fitz_y: (gwen - look down)

[personal profile] fitz_y 2011-08-13 03:05 pm (UTC)(link)
the mists of avalon was formative, wasn't it? i remember when everyone was reading it, and then when i finally got my hot little pre-teen hands (or early teen, not sure) on it, it was so jarringly good and jarringly sexual. i fell in love with morgaine and her angst so hard. SO HARD. also this book probably explains a lot of the kinks i developed.

and left hand of darkness -- you should read this. one of the most interesting fantasy world takes on gender ever written, really.
fitz_y: Katharine Hepburn in drag - close up of her cheekbones (Default)

[personal profile] fitz_y 2011-08-13 04:59 pm (UTC)(link)
yes!!! i remember learning about the book from my friends at acting camp! there was so much discussion around Mists of Avalon, so much shock value in it for groups of little pre-teenage and teenage girls. ;-)

that's sad about LeGuin. :( but yeah, if it's not your thing, then it's just not. the Earthsea book i haven't read for a very very long time. a lot of people think they're too "young" or too simple. i did like it when i read it, though. but Left Hand of Darkness man. that blew me away. anyway.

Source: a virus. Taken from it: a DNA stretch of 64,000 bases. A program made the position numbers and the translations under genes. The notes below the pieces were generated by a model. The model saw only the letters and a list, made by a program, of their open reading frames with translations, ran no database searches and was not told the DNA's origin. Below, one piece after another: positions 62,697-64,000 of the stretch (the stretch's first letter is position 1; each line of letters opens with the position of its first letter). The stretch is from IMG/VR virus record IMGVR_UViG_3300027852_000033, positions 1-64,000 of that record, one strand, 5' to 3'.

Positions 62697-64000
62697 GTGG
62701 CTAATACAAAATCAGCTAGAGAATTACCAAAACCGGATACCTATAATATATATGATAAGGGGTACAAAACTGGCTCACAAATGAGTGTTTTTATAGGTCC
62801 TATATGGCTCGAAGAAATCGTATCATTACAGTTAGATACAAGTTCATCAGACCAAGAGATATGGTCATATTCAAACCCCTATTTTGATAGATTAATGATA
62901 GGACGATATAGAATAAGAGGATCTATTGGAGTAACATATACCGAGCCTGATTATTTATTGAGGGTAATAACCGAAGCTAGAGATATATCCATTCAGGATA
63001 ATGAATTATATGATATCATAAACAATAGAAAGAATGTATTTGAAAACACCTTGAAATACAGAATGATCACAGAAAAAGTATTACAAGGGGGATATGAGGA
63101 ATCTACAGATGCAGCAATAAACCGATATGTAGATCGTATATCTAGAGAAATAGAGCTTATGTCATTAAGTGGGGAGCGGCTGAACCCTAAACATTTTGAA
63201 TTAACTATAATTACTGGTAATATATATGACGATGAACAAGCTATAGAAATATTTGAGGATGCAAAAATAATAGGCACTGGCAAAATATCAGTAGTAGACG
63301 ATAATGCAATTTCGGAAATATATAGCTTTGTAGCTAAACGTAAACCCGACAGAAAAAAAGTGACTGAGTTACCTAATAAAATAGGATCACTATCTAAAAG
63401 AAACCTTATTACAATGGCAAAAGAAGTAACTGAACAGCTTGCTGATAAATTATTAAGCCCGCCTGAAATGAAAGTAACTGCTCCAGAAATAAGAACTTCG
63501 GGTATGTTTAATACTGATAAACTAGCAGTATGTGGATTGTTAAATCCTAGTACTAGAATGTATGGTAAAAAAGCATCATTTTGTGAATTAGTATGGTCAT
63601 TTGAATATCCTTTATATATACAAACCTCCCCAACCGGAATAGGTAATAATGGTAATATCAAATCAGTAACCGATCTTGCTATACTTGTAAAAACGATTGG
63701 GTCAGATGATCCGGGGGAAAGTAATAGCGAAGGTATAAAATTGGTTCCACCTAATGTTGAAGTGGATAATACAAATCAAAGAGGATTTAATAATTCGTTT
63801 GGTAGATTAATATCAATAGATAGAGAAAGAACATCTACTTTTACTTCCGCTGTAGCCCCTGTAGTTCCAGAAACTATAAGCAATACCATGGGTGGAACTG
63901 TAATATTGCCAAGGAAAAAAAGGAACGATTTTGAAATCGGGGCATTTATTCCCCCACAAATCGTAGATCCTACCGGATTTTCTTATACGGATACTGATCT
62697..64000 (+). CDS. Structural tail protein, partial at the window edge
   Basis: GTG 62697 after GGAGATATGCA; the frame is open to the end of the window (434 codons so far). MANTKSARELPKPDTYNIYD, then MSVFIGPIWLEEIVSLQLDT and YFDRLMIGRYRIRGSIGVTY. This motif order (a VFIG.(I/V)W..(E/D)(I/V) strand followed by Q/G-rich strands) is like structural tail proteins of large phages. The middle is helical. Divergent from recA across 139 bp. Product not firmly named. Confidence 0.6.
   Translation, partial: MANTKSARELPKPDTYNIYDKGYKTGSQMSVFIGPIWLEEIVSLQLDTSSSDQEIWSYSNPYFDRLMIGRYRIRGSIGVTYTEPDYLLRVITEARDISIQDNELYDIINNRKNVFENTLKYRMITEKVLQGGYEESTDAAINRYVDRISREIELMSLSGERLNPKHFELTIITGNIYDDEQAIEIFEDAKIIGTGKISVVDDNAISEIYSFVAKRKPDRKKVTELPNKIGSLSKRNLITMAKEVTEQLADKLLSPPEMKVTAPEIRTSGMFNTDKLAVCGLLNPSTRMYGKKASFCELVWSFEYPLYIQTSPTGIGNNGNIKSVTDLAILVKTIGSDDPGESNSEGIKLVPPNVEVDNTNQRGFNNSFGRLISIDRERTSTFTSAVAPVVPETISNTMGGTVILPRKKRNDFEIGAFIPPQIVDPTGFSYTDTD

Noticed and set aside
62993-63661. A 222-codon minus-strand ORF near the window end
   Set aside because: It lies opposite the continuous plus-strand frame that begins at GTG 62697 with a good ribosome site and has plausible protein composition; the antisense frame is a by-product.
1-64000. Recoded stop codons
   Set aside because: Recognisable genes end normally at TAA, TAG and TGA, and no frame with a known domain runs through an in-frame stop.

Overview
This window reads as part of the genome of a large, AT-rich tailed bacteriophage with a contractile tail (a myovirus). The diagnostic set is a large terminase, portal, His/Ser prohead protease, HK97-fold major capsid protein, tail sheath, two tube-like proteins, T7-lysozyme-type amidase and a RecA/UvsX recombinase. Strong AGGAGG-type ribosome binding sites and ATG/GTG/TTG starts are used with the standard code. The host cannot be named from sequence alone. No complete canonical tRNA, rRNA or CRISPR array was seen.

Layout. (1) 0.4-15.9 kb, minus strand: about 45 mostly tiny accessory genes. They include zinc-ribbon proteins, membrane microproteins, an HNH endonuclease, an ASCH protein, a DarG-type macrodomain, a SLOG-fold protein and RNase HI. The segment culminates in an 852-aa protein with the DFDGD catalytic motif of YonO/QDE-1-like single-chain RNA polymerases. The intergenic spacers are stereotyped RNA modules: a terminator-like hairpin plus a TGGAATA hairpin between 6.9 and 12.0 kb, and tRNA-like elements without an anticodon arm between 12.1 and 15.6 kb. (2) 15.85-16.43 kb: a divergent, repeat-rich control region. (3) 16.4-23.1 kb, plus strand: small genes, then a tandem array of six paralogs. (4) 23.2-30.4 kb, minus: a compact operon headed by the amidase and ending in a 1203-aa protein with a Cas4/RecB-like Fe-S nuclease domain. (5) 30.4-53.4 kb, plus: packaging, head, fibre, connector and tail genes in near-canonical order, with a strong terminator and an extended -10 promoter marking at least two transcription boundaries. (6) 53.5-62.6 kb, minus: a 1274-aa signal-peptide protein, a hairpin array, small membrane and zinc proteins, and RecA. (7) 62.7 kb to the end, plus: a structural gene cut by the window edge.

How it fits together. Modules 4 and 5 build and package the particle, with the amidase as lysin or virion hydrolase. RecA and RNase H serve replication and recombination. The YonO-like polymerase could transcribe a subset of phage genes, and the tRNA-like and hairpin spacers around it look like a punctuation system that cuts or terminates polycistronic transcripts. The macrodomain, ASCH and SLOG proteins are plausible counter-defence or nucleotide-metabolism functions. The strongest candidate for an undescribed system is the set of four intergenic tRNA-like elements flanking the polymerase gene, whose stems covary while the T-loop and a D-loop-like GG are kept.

jain: Dragon (Kazul from the Enchanted Forest Chronicles) reading a book and eating chocolate mousse. (domestic dragon)

[personal profile] jain 2011-08-13 08:39 pm (UTC)(link)
I have been told a lot of times that I would like LeGuin but I finally read the first Earthsea book a few years ago and I really did not care for it at all. :(

You might try some of her short stories if you're ever at loose ends. Four Ways to Forgiveness and Buffalo Gals and Other Animal Presences are both brilliant short story collections, and they're very different from A Wizard of Earthsea. (Also, I suspect that you'd enjoy The Tombs of Atuan, the second Earthsea book, a lot more than the first one. The second book is a girl's coming of age story [Tenar! oh, how I love her!] where the first book is a boy's coming of age story, and it's possibly better suited to your tastes; certainly, it's my favorite of the series.)
emei: (so many books)

[personal profile] emei 2011-08-13 09:12 pm (UTC)(link)
Mmm, I think I might tag along and do this meme. Boooks! :D

I would've recced you LeGuin too, she's one of my favourite of favourites. I find her sf and her fantasy to be quite different, (and love both) - both The Dispossed and The Left Hand of Darkness are terrific if you like digression into the political/theorectial set-up of a world, and probably very slow if you don't.

Also, I think you might like Karin Boye's Kallocain, which is similiar to 1984 in many ways, except written by a lesbian poet in 1940.